[1] David E. Cooper, “With Nature,” in Times Literary Supplement (March 2, 2012): 10–11; Roger Scruton, Green Philosophy: How to Think Seriously About the Planet (Atlantic Books, 2011).

[2] More than a few recent theological proposals have argued that Scripture contains one basic and overarching narrative within which Christian doctrine finds its home. These proposals are written by a diverse array of scholars, including theologians N. T. Wright, Kevin Vanhoozer, and Michael Goheen, philosophers Albert Wolters and Craig Bartholomew, and biblical scholar Christopher Wright. However, this essay differs from those theologians in two respects. First, whereas Wolters tells the story in terms of three acts, Wright in terms of five acts, and Goheen/Bartholomew in terms of six, this essay sees four acts: creation, fall, redemption, restoration. See N. T. Wright, The New Testament and the People of God (London: SPCK, 1992), 139-43; Kevin Vanhoozer, The Drama of Doctrine (Louisville: Westminster John Knox, 2005); Craig G. Bartholomew and Michael W. Goheen, The Drama of Scripture (Grand Rapids: Baker, 2004); Albert M. Wolters, Creation Regained (Grand Rapids: Eerdmans, 2005); Christopher J. H. Wright, The Mission of God (Downers Grove: IVP, 2006). Second, of the authors above, only Christopher Wright makes extended application to ecological matters.

 

Theology & Culture (3): A Theology of Culture (Creation & Fall)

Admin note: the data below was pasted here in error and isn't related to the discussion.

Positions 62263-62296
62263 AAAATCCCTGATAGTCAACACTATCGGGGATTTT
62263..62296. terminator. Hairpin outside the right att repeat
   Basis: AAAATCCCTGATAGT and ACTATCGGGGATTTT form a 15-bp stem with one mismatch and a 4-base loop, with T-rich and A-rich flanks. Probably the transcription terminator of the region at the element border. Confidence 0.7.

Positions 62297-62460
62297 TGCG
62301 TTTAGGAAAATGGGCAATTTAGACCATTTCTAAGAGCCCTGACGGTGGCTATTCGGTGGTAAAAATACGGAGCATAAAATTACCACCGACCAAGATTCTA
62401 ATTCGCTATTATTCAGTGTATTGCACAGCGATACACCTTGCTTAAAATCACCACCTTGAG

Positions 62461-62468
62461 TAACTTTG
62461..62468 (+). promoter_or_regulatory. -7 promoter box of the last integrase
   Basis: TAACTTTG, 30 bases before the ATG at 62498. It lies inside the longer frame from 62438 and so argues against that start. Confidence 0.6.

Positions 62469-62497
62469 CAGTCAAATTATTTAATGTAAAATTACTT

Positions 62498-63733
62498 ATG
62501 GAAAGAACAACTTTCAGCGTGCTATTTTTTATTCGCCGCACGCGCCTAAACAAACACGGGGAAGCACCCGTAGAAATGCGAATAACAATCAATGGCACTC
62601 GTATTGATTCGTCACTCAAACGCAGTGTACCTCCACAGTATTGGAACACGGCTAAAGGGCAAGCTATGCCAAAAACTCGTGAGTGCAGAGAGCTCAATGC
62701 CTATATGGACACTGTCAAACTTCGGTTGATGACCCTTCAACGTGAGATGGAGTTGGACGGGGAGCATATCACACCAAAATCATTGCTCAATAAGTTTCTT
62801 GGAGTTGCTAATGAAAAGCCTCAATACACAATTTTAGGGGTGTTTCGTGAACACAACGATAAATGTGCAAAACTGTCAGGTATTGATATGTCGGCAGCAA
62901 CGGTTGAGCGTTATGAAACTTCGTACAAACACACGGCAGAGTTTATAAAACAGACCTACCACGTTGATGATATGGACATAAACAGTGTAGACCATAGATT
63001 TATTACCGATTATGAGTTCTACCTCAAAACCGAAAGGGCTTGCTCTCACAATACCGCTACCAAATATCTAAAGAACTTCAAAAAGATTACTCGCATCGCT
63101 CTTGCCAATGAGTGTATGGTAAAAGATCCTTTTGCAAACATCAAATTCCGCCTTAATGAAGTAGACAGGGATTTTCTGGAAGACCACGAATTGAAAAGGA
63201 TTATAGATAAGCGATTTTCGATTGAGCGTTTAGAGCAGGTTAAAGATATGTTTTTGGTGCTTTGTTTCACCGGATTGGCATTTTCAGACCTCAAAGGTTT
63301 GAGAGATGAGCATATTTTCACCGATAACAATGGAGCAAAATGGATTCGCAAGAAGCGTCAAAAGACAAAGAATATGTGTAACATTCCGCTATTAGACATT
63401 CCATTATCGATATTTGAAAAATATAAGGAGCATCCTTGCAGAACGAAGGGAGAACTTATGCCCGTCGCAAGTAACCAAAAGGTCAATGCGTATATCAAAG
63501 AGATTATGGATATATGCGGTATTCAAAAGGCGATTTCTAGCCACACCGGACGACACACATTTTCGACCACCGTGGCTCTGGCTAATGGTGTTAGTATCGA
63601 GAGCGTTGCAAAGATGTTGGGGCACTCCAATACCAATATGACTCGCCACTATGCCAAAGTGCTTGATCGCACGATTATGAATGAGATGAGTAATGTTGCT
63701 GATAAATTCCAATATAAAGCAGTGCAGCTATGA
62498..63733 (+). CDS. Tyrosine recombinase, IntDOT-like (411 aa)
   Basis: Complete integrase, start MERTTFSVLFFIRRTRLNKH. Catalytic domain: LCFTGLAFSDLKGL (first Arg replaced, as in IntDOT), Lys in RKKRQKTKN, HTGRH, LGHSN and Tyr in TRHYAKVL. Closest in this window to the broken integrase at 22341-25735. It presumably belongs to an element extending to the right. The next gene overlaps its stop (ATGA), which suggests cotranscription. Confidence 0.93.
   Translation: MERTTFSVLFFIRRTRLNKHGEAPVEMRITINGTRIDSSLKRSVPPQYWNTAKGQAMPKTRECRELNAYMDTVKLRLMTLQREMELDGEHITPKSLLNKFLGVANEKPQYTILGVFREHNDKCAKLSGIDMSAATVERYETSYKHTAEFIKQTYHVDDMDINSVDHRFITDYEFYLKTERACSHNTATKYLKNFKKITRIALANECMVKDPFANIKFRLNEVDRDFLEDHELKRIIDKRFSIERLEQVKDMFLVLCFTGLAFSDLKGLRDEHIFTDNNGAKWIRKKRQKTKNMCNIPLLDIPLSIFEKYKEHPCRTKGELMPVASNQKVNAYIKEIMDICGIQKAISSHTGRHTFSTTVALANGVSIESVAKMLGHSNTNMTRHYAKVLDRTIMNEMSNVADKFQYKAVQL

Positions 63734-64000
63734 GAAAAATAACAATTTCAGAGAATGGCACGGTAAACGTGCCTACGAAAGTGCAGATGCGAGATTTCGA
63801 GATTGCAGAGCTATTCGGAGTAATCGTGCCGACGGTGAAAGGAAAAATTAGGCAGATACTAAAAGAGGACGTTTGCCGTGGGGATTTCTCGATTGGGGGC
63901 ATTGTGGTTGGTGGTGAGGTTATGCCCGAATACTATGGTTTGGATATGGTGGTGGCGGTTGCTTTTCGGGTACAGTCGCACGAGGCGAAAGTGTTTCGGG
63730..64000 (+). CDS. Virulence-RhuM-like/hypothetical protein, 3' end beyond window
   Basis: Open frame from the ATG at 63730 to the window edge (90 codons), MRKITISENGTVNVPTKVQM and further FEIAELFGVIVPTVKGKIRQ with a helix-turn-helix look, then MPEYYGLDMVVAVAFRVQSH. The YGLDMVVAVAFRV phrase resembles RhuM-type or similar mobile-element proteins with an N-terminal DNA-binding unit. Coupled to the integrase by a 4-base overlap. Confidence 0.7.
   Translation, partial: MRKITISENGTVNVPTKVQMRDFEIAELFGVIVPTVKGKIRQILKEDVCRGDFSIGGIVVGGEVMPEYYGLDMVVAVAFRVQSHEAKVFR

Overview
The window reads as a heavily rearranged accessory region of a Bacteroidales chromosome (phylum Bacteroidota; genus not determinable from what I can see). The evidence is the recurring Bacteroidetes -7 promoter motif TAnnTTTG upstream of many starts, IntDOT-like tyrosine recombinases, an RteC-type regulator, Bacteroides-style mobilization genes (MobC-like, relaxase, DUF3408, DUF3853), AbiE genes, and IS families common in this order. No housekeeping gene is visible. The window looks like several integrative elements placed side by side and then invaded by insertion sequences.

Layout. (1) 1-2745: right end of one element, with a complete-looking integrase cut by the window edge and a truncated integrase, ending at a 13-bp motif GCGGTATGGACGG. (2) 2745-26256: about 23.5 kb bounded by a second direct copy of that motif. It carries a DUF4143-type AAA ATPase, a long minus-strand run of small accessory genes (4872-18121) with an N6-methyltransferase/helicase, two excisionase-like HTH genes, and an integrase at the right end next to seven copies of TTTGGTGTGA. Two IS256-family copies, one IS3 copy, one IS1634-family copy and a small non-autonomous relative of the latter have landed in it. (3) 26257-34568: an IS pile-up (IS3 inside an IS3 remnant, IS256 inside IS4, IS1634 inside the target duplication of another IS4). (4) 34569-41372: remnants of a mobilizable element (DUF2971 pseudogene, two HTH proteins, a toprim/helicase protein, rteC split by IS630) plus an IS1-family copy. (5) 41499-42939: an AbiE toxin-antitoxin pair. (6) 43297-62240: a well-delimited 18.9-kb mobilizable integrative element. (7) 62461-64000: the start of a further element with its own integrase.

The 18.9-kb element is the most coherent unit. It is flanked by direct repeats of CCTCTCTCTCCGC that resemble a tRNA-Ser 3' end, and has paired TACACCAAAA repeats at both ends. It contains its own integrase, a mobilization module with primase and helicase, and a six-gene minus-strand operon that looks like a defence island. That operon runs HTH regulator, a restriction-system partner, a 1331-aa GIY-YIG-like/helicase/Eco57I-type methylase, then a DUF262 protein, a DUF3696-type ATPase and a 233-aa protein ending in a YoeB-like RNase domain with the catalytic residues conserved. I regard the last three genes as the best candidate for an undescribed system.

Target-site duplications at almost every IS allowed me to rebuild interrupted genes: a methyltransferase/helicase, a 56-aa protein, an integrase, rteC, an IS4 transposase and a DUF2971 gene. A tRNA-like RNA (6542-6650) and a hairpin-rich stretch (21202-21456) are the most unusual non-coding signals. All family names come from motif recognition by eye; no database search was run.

Over the course of my time in the “ministry” (18 years now), I have heard folks use the word culture in many different ways. Often evangelicals refer to “the culture” as a synonym for “the spirit of the age” or anything that is opposed to gospel and church. However, I do not equate culture with “the spirit of the age” because although the spirit of the age is something that influences a culture to a greater or lesser extent, it is not the only influence on a culture, and therefores it is not to be equated with the notion of culture. Indeed, even God’s Word and his church are a part of culture, and they are not to be equated with the spirit of the age. So culture by no means is a comprehensively bad thing. Other times, English speakers may refer to “culture” in such a way as to mean “high culture” such as Rembrandt’s paintings and Beethoven’s music, or “wealthy culture” such as Gucci or Louis Vuitton. However, I am not referring exclusively to high culture or wealthy culture, but also to whatever sectors of culture are excluded by such terms.